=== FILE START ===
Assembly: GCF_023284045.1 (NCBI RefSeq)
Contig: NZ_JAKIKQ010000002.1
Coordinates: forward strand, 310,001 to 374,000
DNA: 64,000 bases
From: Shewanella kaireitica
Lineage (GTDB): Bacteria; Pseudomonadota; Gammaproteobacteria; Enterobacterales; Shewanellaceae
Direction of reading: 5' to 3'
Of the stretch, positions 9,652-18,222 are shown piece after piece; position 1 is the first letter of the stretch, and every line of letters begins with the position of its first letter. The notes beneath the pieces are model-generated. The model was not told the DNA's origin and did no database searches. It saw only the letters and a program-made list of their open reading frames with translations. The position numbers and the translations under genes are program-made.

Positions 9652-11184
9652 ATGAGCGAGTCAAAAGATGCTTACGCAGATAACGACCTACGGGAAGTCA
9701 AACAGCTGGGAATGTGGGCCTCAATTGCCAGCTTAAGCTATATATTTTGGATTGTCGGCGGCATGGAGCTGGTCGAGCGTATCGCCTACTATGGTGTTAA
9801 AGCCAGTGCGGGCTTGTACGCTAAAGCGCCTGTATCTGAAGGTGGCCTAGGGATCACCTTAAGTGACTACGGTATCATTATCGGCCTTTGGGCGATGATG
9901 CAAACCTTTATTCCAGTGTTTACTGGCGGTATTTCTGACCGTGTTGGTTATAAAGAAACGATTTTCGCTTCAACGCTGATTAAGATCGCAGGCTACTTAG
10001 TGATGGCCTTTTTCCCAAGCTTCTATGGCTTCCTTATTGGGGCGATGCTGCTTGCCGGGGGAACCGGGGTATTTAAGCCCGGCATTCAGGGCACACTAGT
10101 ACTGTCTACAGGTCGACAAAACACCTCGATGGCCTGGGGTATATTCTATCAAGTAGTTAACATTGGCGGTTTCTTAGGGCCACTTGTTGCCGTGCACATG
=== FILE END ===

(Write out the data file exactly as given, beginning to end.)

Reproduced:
Assembly: GCF_023284045.1 (NCBI RefSeq)
Contig: NZ_JAKIKQ010000002.1
Coordinates: forward strand, 310,001 to 374,000
DNA: 64,000 bases
From: Shewanella kaireitica
Lineage (GTDB): Bacteria; Pseudomonadota; Gammaproteobacteria; Enterobacterales; Shewanellaceae
Direction of reading: 5' to 3'
Of the stretch, positions 9,652-18,222 are shown piece after piece; position 1 is the first letter of the stretch, and every line of letters begins with the position of its first letter. The notes beneath the pieces are model-generated. The model was not told the DNA's origin and did no database searches. It saw only the letters and a program-made list of their open reading frames with translations. The position numbers and the translations under genes are program-made.

Positions 9652-11184
9652 ATGAGCGAGTCAAAAGATGCTTACGCAGATAACGACCTACGGGAAGTCA
9701 AACAGCTGGGAATGTGGGCCTCAATTGCCAGCTTAAGCTATATATTTTGGATTGTCGGCGGCATGGAGCTGGTCGAGCGTATCGCCTACTATGGTGTTAA
9801 AGCCAGTGCGGGCTTGTACGCTAAAGCGCCTGTATCTGAAGGTGGCCTAGGGATCACCTTAAGTGACTACGGTATCATTATCGGCCTTTGGGCGATGATG
9901 CAAACCTTTATTCCAGTGTTTACTGGCGGTATTTCTGACCGTGTTGGTTATAAAGAAACGATTTTCGCTTCAACGCTGATTAAGATCGCAGGCTACTTAG
10001 TGATGGCCTTTTTCCCAAGCTTCTATGGCTTCCTTATTGGGGCGATGCTGCTTGCCGGGGGAACCGGGGTATTTAAGCCCGGCATTCAGGGCACACTAGT
10101 ACTGTCTACAGGTCGACAAAACACCTCGATGGCCTGGGGTATATTCTATCAAGTAGTTAACATTGGCGGTTTCTTAGGGCCACTTGTTGCCGTGCACATG